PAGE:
Modern research has found that there was no basis for any of these prejudices. Italians appear to have been as productive as any other workers. Police arrest records indicate nothing unusual in the number of Italians involved in crime. 

And yet they faced discrimination in housing and employment, police brutality and so on. 

Then there were the suspicions about ties to terrorism. Anti-capitalist anarchism was widespread in the late 19th and early 20th centuries, and in the popular mind it was closely associated with Italians.

One leading guru of violence, or 'propaganda by deed', was the charismatic Luigi Galleani, who lived in the US for about 20 years until deported. His followers were blamed for dozens of bombings of police stations, courts and other public places; and shootings of policemen, judges, businessmen and others.  

One radicalized New Jersey boy went off to Italy to assassinate King Umberto, in 1900.

The worst incident laid at their feet — although never proven — was the Wall Street bombing in 1920, which resulted in 38 deaths and more than 140 people being wounded. It was the worst act of terror in the US up to that point in history.

In the crackdown that followed, there were thousands of arrests, and about 500 people were deported, mostly Italians.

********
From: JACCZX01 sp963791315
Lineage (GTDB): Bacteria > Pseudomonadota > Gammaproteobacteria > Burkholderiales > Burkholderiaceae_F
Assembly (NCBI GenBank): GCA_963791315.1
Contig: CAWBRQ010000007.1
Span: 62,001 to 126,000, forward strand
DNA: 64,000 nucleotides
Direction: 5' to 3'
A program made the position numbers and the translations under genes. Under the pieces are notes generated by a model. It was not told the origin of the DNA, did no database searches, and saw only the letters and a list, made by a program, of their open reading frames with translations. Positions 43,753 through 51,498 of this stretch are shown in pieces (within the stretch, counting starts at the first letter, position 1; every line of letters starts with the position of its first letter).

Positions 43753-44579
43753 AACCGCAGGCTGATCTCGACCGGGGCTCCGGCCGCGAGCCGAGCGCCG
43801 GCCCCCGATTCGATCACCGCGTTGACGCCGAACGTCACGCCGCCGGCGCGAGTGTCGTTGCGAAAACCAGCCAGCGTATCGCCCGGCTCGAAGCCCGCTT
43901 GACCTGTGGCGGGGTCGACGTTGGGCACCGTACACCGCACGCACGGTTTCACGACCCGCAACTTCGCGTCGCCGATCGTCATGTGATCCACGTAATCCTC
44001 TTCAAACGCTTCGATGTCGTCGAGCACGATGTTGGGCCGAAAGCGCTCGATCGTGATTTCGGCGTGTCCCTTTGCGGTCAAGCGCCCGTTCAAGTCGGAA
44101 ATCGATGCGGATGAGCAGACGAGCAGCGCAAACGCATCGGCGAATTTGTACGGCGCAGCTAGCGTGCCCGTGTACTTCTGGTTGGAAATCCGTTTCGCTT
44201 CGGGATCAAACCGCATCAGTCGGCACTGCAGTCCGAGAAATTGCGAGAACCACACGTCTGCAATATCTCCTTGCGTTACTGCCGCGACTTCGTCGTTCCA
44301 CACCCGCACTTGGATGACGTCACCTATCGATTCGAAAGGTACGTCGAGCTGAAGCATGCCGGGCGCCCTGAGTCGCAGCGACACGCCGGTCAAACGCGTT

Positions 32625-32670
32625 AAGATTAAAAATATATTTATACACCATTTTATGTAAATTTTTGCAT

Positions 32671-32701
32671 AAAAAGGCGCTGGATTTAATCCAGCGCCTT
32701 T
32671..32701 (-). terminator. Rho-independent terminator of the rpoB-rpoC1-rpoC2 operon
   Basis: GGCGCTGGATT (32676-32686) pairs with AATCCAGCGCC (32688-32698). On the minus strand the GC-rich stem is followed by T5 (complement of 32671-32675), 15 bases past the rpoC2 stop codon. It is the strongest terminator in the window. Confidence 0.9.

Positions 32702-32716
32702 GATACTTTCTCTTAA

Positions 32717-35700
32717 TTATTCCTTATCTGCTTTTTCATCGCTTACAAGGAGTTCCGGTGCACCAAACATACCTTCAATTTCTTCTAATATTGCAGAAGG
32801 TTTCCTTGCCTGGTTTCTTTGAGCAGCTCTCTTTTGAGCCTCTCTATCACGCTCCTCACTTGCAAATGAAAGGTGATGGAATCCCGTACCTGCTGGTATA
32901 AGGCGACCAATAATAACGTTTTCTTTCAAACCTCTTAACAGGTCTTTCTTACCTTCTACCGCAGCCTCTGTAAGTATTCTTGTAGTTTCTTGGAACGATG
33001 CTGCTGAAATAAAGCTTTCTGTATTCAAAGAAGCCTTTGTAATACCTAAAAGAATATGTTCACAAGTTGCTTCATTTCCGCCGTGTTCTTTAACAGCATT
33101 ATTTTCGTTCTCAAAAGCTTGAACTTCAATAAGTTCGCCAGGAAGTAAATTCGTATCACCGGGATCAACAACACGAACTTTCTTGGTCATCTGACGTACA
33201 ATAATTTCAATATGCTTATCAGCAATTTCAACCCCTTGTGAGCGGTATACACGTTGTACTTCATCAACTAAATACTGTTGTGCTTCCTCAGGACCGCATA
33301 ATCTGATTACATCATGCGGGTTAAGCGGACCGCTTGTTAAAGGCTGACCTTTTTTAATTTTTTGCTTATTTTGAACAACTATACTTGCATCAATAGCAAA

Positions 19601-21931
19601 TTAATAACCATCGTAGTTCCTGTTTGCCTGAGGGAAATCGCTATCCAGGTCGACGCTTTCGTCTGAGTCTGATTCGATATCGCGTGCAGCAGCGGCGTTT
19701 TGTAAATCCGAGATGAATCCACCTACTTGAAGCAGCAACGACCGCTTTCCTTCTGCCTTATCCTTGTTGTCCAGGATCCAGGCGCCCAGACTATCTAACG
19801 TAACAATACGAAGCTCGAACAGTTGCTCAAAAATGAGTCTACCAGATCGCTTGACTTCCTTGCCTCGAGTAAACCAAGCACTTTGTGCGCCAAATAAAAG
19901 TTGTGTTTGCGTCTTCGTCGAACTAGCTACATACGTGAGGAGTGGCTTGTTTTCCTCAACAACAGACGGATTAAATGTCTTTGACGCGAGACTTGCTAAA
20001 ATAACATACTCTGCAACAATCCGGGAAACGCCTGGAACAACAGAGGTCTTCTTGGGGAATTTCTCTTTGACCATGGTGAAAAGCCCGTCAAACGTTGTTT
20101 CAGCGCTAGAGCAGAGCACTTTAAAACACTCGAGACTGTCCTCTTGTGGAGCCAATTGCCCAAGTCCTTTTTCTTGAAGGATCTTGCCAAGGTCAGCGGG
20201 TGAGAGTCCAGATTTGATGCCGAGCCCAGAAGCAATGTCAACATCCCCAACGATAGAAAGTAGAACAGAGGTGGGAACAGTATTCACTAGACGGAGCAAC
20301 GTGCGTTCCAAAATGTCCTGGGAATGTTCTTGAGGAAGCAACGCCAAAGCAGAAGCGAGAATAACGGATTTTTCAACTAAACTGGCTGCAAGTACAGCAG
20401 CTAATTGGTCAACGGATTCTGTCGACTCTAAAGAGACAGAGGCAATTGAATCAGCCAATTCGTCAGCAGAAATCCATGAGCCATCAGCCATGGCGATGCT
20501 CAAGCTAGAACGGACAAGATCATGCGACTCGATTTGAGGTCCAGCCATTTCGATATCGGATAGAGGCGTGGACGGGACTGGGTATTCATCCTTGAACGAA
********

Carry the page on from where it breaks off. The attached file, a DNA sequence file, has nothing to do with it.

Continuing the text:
But the numbers involved in terror were tiny, compared to the 4 million immigrants, almost all of whom of course became loyal hard-working citizens, despite the hostility they faced. And there were anarchist terrorists with German, Polish and English names as well.

Prejudice and discrimination against Italians died a slow death — some argue it persists in subtle forms to this day.

But obviously Italians did assimilate, and today it’s hard to imagine America without the Knights of Columbus, the Sons of Italy, and of course, pizza.

Italian Americans also served heroically in America’s wars. In fact, in World War I, Italians made up an estimated 12 percent of the men who joined the US military — despite being a much smaller proportion of the population.

It’s all food for thought when we consider the next wave of migrants. 

See also the PBS series 'The Italian Americans'.

Next: Why this musician wants to understand xenophobia today by remembering the past